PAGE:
Photo by Cleveland Whiskey
Four years after first opening up shop, Cleveland Whiskey was branching out from mainland distribution and entering the European market.
But Trump’s obsession with tariffs has pretty much killed the ability for Euros to drink whiskey from a bottle with “Cleveland” on it label. Cleveland Whiskey’s founder and CEO Tom Lix said they are putting their foreign invasion on hold. The tariffs started this year have put the kibosh on much of the foreign sales of American bourbon.
"I just don't understand it," Lix told Crain’s Cleveland Business
. "It's irresponsible and impacting businesses. All it does is cause problems and increase costs, and it lines up on the backs of people least able to work around it, which is smaller businesses and consumers."
"Right now, we're the bad guys … the ones who started this whole problem," Lix said. "If you're in Canada or Europe or China, it's a reaction to the tariff war we started. There is no good will toward American products right now. And that's a problem."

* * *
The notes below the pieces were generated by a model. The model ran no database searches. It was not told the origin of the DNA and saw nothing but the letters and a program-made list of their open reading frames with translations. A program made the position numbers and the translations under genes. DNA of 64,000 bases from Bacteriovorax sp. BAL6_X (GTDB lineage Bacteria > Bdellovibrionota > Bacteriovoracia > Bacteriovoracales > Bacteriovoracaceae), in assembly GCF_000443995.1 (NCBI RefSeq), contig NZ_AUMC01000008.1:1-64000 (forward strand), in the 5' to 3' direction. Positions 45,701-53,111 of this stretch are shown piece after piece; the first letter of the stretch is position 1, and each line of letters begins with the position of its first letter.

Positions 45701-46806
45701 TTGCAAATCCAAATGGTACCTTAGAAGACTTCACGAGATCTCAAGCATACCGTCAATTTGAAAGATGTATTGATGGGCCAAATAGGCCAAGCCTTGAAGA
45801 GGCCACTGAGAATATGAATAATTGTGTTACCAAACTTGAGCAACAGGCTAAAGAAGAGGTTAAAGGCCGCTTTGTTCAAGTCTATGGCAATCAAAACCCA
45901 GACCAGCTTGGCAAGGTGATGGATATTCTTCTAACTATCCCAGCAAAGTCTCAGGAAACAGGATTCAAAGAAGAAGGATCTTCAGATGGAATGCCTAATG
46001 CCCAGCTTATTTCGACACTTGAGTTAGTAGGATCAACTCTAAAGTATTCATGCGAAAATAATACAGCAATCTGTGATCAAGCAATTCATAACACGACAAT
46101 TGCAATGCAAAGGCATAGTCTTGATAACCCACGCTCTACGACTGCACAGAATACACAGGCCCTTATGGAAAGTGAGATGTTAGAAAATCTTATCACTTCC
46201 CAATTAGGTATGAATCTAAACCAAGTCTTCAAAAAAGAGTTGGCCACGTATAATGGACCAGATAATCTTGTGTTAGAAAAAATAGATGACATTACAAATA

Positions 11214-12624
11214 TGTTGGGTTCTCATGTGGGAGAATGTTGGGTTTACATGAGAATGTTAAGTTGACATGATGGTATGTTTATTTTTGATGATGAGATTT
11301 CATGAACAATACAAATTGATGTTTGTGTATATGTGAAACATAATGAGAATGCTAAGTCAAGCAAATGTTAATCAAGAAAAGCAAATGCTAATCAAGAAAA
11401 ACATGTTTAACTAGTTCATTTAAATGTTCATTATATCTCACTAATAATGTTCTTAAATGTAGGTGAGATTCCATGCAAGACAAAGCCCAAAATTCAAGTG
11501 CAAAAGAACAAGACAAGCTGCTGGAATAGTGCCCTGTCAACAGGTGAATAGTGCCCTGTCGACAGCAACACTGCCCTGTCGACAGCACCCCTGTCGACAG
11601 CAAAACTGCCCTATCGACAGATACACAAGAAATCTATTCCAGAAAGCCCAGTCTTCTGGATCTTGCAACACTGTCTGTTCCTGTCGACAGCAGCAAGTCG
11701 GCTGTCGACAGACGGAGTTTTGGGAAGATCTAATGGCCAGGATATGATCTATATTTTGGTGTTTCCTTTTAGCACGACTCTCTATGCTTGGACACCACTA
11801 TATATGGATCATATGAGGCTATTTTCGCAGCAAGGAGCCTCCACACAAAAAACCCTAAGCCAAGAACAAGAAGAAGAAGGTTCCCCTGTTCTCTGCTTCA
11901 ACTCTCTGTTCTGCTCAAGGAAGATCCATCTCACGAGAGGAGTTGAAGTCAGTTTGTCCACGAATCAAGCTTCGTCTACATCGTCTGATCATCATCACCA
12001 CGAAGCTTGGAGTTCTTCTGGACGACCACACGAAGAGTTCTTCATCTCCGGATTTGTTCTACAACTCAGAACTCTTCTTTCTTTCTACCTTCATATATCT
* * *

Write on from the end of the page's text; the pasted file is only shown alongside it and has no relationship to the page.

The problem Lix speaks about is real simple. The European Union put a 25% tariff on American bourbons in retaliation for Trump slapping tariffs on steel and aluminum imports. That 25% tariff starts the price-hike wheel rolling, which, after distributors and retailers and tax stamp guys get in on it, could be a 50% increase by the time it gets to the consumer.
Getting some guy in London to take a chance on a bottle of whiskey he never heard of, especially one with “Cleveland” in title, is easier to do when the price is $50 and not $75.
In the end, this all seems rather stupid. Cleveland Whiskey has seen its revenue grow 61% from 2016 to 2017, but in the end, tariffs like this crush the little guy. Jack Daniel’s and Maker’s Mark can handle it because of their size. The Scots and the Irish whiskey makers don’t mind it too much. But the American whiskey problem that hurts Cleveland wasn’t started by them. It was started by us.